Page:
Archive for the ‘Java’ Category

Accept or Ignore Self Signed Certificates While reading ssl web page using Java

January 18, 2010

Turns out this is quite easy to do but hard to find the code for it. So here it is.

TrustManager[] trustAllCerts = new TrustManager[] { new X509TrustManager() {
	public java.security.cert.X509Certificate[] getAcceptedIssuers() {
		return null;
	}

	public void checkClientTrusted(X509Certificate[] certs,
			String authType) {
	}

	public void checkServerTrusted(X509Certificate[] certs,
			String authType) {
	}
} };

// Install the all-trusting trust manager
SSLContext sc;
try {
	sc = SSLContext.getInstance("SSL");
	sc.init(null, trustAllCerts, new java.security.SecureRandom());
	HttpsURLConnection
			.setDefaultSSLSocketFactory(sc.getSocketFactory());

	// Create all-trusting host name verifier
	HostnameVerifier allHostsValid = new HostnameVerifier() {
		public boolean verify(String hostname, SSLSession session) {
			return true;
		}
	};
	HttpsURLConnection.setDefaultHostnameVerifier(allHostsValid);
} catch (Exception e) {
	// TODO Auto-generated catch block
	e.printStackTrace();
}

So basically what the above manager does is that it creates a socketFactory with a trust manager which allows all certificates and sets that as the default socket factory. The 2nd part is to validate a hostname which is not really important unless you are working on a server side IMO.

Advertisements

Saving/Retrieving the java object as/from xml string

November 19, 2009

Apparently this is extremely easy :). I wanted to save an object in xml format in order to later recover the object. The coading involves only a couple of lines of code. Following is an example class I wrote on how to do that. As you can see I’ve included the xml encoding & decoding methods (toString() and the getMyObject()) inside the same class which of course can be done outside the class also.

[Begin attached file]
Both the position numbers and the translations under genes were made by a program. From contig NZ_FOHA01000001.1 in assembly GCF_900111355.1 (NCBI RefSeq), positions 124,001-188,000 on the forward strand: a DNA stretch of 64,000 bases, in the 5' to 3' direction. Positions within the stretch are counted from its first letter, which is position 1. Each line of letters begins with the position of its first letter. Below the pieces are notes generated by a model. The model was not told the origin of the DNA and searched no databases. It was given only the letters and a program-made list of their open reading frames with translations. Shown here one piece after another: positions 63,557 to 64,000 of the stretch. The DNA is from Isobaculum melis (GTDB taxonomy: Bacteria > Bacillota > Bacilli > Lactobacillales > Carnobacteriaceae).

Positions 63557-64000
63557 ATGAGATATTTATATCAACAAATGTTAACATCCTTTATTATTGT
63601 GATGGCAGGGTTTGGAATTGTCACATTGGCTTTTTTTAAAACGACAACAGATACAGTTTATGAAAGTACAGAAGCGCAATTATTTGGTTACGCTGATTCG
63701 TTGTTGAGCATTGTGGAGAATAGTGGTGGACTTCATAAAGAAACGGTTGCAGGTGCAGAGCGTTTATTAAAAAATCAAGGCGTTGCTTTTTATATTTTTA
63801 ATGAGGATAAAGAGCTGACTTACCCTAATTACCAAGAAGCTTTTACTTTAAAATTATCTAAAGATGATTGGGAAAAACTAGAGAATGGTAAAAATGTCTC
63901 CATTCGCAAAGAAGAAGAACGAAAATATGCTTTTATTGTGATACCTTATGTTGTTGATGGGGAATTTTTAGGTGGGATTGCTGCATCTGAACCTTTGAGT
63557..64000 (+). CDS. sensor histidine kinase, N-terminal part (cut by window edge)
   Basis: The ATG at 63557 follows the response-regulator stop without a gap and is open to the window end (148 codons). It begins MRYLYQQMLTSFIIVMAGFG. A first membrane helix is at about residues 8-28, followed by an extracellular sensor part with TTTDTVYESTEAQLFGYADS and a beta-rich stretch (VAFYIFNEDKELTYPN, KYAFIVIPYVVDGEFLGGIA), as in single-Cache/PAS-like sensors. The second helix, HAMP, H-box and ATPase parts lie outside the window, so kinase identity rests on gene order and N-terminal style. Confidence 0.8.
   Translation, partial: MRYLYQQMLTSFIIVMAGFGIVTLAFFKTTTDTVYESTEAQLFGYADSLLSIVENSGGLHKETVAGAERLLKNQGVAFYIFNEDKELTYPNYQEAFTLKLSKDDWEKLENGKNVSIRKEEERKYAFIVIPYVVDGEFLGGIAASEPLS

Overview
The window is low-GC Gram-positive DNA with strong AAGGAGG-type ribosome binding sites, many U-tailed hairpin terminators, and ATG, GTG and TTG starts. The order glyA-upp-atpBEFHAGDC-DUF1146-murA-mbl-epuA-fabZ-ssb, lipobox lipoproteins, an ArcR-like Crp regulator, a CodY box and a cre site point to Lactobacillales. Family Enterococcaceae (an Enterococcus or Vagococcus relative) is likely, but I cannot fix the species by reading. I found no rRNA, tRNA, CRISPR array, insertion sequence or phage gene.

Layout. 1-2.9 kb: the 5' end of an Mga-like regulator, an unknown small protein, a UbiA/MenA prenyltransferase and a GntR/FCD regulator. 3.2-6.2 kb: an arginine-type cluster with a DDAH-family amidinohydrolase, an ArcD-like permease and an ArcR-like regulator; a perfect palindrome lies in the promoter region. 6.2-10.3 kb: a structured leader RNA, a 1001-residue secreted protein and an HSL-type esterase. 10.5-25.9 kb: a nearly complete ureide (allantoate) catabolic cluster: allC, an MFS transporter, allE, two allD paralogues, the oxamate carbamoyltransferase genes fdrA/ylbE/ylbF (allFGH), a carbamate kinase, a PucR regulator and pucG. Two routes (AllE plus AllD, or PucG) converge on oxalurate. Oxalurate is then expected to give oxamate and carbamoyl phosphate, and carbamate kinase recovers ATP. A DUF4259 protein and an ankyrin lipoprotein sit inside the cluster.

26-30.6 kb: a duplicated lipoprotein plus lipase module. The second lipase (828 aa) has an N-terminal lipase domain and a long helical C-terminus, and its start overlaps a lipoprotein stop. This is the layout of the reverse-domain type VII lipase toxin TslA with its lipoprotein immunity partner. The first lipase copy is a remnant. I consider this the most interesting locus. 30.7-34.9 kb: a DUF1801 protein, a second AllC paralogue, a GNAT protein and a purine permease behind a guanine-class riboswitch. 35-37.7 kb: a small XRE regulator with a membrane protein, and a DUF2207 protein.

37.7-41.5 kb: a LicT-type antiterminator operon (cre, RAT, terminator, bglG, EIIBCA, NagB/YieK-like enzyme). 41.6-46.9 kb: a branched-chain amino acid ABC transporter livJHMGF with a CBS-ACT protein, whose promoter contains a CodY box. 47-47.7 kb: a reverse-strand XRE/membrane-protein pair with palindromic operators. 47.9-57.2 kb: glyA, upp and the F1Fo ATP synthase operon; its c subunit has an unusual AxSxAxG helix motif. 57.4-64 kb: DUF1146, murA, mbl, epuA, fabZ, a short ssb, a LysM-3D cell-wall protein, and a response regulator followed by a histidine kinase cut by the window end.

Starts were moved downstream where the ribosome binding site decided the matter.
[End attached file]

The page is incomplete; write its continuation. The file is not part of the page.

package a.b.c;

import java.beans.XMLDecoder;
import java.beans.XMLEncoder;
import java.io.ByteArrayInputStream;
import java.io.IOException;
import java.io.OutputStream;
import java.util.HashMap;
import java.util.Map;

public class MyClass {
	private String name;
	private int age;
	private Map friends=new HashMap();

	public void setAge(int age) {this.age = age;}
	public int getAge() {return age;}
	public void setName(String name) {this.name = name;}
	public String getName() {return name;}
	public void setFriends(Map friends) {this.friends = friends;}
	public Map getFriends() {return friends;}

        // from here starts the xml encoding/decoding
	public String toString(){
	   StringOutputStream fos = new StringOutputStream();
           XMLEncoder xenc = new XMLEncoder(fos);
	   xenc.writeObject(this);
	   xenc.close();
           return fos.getString();
	}
	public static MyClass getMyClass(String xmlObjStr){
	   XMLDecoder decoder = new XMLDecoder(new ByteArrayInputStream(xmlObjStr.getBytes()));
	   MyClass p = (MyClass)decoder.readObject();
	   decoder.close();
	   return p;
	}
	private class StringOutputStream extends OutputStream {
	  StringBuilder mBuf = new StringBuilder();
	  public void write(int bytes) throws IOException {mBuf.append((char) bytes);}
	  public String getString() {return mBuf.toString();}
	}
        // xml encoding/decoding ends
}

then by simply just calling toString() method of an object of above class you can get the xml representation of the object (save it to a file/database if u want) and recreate an object of the type by passing this xml to getMyClass() method.

How to programatically add classpaths to an eclipse project